New NASA Images Show California's Largest Wildfire from Space. Canadian Blazes, Too

Mendocino Complex Fire Aug 13, 2018
The Mendocino Complex Fire in California continues to expand. Here, a view posted on Aug. 13, 2018. (Image credit: NASA/Goddard Space Flight Center Earth Science Data and Information System (ESDIS) project)

The Mendocino Complex Fire, the largest wildfire in California's history, releases clouds of smoke in new photos from NASA, and fires blazing over Canada are visible from a million miles away in space.

The Mendocino Complex Fire, spurred onward by high temperatures, low humidity and winds, has continued to expand. As of Tuesday (Aug. 14), the fire had burned 354,410 acres and was 68 percent contained, according to a statement from NASA. The blaze is made up of two different fires, the River Fire and the Ranch Fire — as of Tuesday, the River Fire was contained but the Ranch Fire continued to spread north, NASA officials said. [In Photos: The 2018 California Wildfires as Seen from Space]

A view posted on Aug. 14, 2018, of the Mendocino Complex Fire in California, which is continuing to grow. It was captured by the Aqua satellite. (Image credit: NASA/Goddard Space Flight Center Earth Science Data and Information System (ESDIS) project)

The crew of the International Space Station have been posting photos of the fires visible on Earth, but they're not the only eyes from the sky: NASA's image releases come from Goddard Space Flight Center's Earth Science Data and Information System (ESDIS) project, which pulls together satellite observations from Earth and makes it available to the community.

Another set of images, taken by the Suomi NPP satellite on Aug. 15, run jointly by NASA and the National Oceanic and Atmospheric Administration (NOAA), shows the far-ranging effects of smoke over North America from fires across the western U.S. and Canada.

Smoke above North America as seen Aug. 15, 2018, by the Suomi NPP satellite. (Image credit: Lauren Dauphin/NASA Earth Observatory/ GSFC/Suomi NPP)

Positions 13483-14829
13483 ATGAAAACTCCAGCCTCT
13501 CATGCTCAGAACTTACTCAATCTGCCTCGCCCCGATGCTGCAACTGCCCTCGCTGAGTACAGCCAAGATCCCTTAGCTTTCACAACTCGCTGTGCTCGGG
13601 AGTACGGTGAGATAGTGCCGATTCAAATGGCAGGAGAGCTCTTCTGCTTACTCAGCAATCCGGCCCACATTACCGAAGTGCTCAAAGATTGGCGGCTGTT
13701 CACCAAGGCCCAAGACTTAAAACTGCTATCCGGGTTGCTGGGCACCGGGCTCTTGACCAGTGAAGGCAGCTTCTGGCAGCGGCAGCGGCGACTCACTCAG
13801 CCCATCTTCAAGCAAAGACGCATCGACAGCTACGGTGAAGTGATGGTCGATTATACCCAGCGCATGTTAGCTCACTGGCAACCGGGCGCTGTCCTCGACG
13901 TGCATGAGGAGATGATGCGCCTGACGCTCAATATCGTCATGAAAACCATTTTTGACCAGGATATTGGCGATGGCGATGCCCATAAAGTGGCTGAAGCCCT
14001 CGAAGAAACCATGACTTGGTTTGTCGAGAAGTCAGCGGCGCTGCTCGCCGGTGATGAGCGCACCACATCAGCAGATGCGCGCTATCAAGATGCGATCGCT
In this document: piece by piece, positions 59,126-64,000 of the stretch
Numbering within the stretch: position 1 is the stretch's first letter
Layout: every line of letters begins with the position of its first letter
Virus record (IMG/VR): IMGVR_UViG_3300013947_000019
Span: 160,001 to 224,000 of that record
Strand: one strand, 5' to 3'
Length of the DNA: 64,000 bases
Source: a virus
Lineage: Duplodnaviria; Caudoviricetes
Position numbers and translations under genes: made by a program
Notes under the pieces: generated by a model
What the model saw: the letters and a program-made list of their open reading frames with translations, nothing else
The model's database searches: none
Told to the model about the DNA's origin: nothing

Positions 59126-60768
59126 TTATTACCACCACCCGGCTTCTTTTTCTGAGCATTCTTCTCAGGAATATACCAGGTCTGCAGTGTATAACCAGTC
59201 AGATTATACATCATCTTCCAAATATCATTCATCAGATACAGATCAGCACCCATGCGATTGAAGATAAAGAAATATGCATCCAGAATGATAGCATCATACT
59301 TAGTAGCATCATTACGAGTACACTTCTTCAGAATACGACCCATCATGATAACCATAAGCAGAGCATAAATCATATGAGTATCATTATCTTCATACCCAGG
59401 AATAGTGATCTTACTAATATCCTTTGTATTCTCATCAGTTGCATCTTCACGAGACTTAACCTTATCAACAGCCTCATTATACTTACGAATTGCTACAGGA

The smoke mostly rises high into the atmosphere and doesn't cause an immediate threat, NASA officials said in another statement, but it can be pulled back down as it moves east and affect the Earth's surface. And the fires can cause sooty black-carbon pollution, which creates problems when breathed in.

"Plenty of smoke and airborne particles have been measured near the ground, where it affects the air that people breathe," NASA officials said in the statement. "According to the National Weather Service in Seattle, the air quality in Washington state on August 15 was the worst in the country due to winds carrying smoke from surrounding fires." The next day, wind swept the smoke out somewhat, likely improving conditions.

Air quality also was recorded as unhealthy in parts of Northern California, Oregon, Idaho and Montana, they added. More than 500 wildfires in British Columbia added to bad air-quality conditions in Canada's Alberta, Saskatchewan and Manitoba provinces.

Canada's fires can even be seen from 1 million miles away (1.5 million kilometers), by a NASA instrument on NOAA's DSCOVR satellite, which launched in 2015 to give a long view of Earth's sphere and also track space weather.

Smoke visible from Canadian fires 1 million miles away (1.5 million kilometers) is captured by NASA's Earth Polychromatic Imaging Camera on NOAA's DSCOVR satellite on Aug. 15, 2018. (Image credit: Lauren Dauphin/NASA Earth Observatory/GSFC/DSCOVR EPIC)

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Sarah Lewin
Associate Editor

Sarah Lewin started writing for in June of 2015 as a Staff Writer and became Associate Editor in 2019 . Her work has been featured by Scientific American, IEEE Spectrum, Quanta Magazine, Wired, The Scientist, Science Friday and WGBH's Inside NOVA. Sarah has an MA from NYU's Science, Health and Environmental Reporting Program and an AB in mathematics from Brown University. When not writing, reading or thinking about space, Sarah enjoys musical theatre and mathematical papercraft. She is currently Assistant News Editor at Scientific American. You can follow her on Twitter @SarahExplains.